Program Gives Students Experience and Shoplifters Second Chance


Shoplifting often begins on a dare and ends with problems that persist long after the exhilaration of obtaining a “five-finger discount” has faded. What many thrill-seeking teens and young adults don't know is that shoplifting is a summary offense, which means fingerprinting if convicted. Once those fingerprints enter “the system,” they linger in databases that future employers use for background checks. Failing a background check dashes any hope of working around children or in a school system and sometimes in health care. It means the person can't get the “clearances” they need to even be placed in an internship. In this respect, indulging a whim to swipe a $5 lip gloss can have lifelong economic repercussions.

District Magistrate Judge Alyce Hailstone Farrell presides over the district court that covers central and east Scranton (the Hill Section). Justice Farrell was concerned that young shoplifting offenders would be haunted for years by one moment of stupidity and might destroy future career goals over items as inconsequential as beef jerky. “I was seeing a lot of women who had to apply for a pardon because they had a summary retail offense on their record and needed it removed for job reasons. But a pardon is hard to get and the wait is really long. Having this offense on a record keeps students from pursuing many careers – nursing, teaching, law enforcement,” Justice Farrell said.

So she and Judge Chester Harhut, who oversees Lackawanna County’s 11 district judges, teamed with The University of Scranton's Debra Pellegrino, Ed.D., dean of the Panuska College of Professional Studies, and Gerianne Barber, director of the counselor training center, to institute a shoplifting intervention program meant to give these offenders a second chance.

First-time offenders who are either between the ages of 15 to 22 may be eligible for the program. When such offenders come before Justice Farrell, she gives them a choice: complete the six-week program at the University and have your record expunged or take your chances at a hearing.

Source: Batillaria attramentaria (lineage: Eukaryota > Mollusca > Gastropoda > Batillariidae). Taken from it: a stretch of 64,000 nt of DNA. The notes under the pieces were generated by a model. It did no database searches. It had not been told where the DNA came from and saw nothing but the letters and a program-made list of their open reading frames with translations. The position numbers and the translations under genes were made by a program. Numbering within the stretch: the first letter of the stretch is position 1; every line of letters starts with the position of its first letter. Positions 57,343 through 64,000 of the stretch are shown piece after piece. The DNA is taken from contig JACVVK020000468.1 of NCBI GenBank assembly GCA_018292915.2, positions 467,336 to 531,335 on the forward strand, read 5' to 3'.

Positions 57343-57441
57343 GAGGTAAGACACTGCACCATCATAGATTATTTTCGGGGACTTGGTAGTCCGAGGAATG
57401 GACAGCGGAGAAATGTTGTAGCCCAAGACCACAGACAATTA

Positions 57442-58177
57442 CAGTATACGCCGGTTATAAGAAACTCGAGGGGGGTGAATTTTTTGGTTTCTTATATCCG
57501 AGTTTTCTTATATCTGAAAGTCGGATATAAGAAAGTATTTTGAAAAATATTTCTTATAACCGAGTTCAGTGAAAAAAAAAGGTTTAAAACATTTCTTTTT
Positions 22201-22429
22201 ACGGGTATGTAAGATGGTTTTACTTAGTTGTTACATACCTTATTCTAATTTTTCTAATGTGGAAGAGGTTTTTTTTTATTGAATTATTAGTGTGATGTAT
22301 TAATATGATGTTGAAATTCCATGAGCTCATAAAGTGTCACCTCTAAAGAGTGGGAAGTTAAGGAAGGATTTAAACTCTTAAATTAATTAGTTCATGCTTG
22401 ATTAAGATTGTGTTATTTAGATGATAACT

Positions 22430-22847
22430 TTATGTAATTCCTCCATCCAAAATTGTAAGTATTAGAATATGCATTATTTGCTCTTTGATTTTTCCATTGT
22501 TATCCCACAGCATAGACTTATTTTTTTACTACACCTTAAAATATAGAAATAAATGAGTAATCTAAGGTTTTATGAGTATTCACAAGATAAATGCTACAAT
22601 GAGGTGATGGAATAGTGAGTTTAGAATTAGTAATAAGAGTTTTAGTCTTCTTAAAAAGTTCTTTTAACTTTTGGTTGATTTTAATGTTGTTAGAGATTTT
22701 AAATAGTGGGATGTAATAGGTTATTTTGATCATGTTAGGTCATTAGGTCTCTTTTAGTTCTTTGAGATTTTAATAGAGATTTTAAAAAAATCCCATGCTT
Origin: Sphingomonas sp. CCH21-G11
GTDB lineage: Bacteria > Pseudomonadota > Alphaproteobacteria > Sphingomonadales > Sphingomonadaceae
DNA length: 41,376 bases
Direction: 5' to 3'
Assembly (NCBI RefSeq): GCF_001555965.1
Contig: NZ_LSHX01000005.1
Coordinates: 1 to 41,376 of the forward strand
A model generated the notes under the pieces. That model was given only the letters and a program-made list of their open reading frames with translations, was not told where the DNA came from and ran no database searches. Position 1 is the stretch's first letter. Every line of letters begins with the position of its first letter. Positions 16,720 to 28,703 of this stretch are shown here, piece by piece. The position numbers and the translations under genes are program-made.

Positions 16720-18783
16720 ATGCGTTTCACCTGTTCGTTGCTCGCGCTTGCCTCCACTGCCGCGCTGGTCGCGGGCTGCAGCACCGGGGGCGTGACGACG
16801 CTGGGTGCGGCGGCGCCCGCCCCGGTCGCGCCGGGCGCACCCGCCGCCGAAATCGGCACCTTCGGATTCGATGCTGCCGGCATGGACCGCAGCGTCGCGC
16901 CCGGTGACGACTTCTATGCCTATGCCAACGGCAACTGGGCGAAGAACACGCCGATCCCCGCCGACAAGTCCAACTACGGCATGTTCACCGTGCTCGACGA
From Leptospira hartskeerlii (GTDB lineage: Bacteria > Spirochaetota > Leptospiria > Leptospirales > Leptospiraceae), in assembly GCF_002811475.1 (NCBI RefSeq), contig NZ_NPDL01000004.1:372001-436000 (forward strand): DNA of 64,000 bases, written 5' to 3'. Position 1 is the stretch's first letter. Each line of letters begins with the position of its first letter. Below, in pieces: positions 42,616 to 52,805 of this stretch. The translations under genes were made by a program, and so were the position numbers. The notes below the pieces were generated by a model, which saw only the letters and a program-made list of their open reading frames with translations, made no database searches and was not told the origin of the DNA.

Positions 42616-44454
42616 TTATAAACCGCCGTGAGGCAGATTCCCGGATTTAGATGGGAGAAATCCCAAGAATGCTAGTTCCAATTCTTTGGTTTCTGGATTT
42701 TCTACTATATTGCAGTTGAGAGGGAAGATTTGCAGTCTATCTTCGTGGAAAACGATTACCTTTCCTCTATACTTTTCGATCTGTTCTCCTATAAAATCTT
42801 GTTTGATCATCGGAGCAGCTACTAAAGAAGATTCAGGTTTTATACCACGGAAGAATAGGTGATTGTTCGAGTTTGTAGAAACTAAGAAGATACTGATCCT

Barber supervises graduates students in running the six-week program aimed at restoring a youthful offender's clean record. She said the University has offered the group counseling program each semester since the fall of 2009. University graduate students have facilitated the program’s group sessions for as few as five and as many as 10 young people.

Barber accompanies her graduate students to Justice Farrell's hearings. There, if the young person chooses the program in hopes of an expunged record, Scranton graduate students conduct an “intake interview.” 

“I am so impressed by the University and the students,” Justice Farrell said of the intake interviews. “Geri Barber and her students know just what to ask and how to ask it. They get these kids to really open up, so they are really ready for the program even before they begin it.”

“The shoplifting intervention program benefits both counseling students and the offenders," said Tracie Hallock, a graduate student who will complete her master’s in rehabilitation counseling in December. “It was a great hands-on use of skills we learned in the classroom. Also, the diversity of the program amazed me. Each participant had a different background, different underlying reasons for their behavior. For something that seems like a simple offense, there's so much complexity beneath it.”

Not every offender is eligible for the program. Barber said things like a previous arrest, violent behavior or gang activity will keep a person out of the group counseling. Once accepted, the person begins a six-week journey into exploring his or her behavior, identifying stressors and replacing self-defeating behavior with “accountability, responsibility and empowerment.” The counselors have been very successful in this regard. Justice Farrell said that they've had just one person re-offend after going through the program, “And that was for underage drinking, not retail theft,” she said. 

“We are trying to move them to an empowered place where good decisions are being made,” Prof. Barber said. “I think many people we counsel come in with the idea that, 'I'm going to be lectured to,' but that's not what this is. It's self-reflection and growth. That's what I like about this program. We use it as a jump-off to other behaviors. The entry is shoplifting, but in the end it's about coping mechanisms.”